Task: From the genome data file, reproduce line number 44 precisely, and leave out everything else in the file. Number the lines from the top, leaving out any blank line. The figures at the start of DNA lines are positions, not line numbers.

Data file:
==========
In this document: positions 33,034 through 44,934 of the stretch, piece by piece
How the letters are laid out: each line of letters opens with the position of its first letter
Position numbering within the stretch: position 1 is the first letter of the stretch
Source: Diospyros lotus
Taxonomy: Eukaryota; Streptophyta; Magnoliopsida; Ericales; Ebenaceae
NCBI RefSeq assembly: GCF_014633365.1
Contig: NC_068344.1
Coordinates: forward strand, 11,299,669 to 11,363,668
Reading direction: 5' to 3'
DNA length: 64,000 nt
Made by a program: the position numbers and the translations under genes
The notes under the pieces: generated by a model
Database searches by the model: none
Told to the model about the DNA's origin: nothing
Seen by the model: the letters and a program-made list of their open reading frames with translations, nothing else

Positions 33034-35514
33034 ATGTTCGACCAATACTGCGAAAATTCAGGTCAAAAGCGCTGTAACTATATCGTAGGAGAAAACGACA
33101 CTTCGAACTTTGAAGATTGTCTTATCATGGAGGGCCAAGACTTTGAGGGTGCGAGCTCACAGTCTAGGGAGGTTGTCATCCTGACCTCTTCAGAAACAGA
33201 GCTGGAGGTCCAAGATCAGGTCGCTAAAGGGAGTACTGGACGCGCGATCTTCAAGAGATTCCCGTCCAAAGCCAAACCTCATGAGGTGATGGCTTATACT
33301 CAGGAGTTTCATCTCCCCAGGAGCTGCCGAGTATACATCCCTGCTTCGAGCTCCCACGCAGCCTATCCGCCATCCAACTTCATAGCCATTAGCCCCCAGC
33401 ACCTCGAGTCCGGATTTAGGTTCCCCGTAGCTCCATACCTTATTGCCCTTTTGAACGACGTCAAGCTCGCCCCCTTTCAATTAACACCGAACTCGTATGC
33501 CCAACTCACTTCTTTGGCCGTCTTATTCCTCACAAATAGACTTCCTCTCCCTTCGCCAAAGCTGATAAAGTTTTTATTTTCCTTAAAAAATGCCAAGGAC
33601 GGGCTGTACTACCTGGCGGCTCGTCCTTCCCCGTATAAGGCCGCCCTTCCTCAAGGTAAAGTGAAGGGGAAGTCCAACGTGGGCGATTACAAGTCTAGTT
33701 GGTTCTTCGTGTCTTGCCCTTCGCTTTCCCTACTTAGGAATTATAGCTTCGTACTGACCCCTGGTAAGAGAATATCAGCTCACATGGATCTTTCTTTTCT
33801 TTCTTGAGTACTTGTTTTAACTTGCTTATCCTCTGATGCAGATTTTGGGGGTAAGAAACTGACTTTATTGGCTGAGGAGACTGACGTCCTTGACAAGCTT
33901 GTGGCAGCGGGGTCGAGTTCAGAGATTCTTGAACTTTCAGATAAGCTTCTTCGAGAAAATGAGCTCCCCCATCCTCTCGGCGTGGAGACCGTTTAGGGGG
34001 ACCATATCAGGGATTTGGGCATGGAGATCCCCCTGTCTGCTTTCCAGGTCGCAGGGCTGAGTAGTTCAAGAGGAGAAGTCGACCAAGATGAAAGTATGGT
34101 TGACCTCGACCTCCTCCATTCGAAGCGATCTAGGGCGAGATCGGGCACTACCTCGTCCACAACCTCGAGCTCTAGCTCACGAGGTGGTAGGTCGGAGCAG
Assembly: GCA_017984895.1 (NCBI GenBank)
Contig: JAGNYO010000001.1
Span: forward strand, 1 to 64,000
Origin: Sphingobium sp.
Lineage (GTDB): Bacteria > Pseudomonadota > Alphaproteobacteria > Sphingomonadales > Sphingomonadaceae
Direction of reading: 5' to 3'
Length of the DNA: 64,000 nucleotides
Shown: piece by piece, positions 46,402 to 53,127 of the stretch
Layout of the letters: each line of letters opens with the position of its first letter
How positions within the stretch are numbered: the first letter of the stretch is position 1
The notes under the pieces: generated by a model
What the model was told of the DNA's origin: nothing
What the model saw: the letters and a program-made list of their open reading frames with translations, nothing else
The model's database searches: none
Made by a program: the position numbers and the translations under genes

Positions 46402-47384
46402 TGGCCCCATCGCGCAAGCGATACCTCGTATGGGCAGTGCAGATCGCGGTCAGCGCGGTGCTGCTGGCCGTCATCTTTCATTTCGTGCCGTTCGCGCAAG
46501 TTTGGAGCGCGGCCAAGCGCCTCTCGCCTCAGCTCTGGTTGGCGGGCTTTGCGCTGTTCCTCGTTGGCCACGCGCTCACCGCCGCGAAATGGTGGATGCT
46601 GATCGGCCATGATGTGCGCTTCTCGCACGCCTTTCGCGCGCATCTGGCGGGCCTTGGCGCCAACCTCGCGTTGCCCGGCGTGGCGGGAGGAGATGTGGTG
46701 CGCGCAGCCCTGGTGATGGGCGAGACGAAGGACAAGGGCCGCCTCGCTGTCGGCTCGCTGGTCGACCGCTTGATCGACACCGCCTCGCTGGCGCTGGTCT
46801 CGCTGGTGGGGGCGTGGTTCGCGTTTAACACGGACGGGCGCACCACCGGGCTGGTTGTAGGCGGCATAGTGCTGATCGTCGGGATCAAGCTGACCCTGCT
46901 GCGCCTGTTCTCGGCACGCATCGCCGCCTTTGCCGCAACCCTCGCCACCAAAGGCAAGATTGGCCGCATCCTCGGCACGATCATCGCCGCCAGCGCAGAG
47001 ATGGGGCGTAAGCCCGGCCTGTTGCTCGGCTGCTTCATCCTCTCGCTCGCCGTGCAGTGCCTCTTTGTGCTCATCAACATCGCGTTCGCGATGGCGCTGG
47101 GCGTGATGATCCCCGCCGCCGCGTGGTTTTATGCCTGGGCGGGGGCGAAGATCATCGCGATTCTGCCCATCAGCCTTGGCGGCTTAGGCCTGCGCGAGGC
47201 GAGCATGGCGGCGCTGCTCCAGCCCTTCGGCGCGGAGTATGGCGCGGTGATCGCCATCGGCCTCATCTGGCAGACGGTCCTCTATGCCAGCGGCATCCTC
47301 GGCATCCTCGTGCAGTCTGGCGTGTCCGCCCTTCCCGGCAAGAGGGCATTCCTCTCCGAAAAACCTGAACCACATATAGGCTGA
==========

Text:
Positions 46402-47384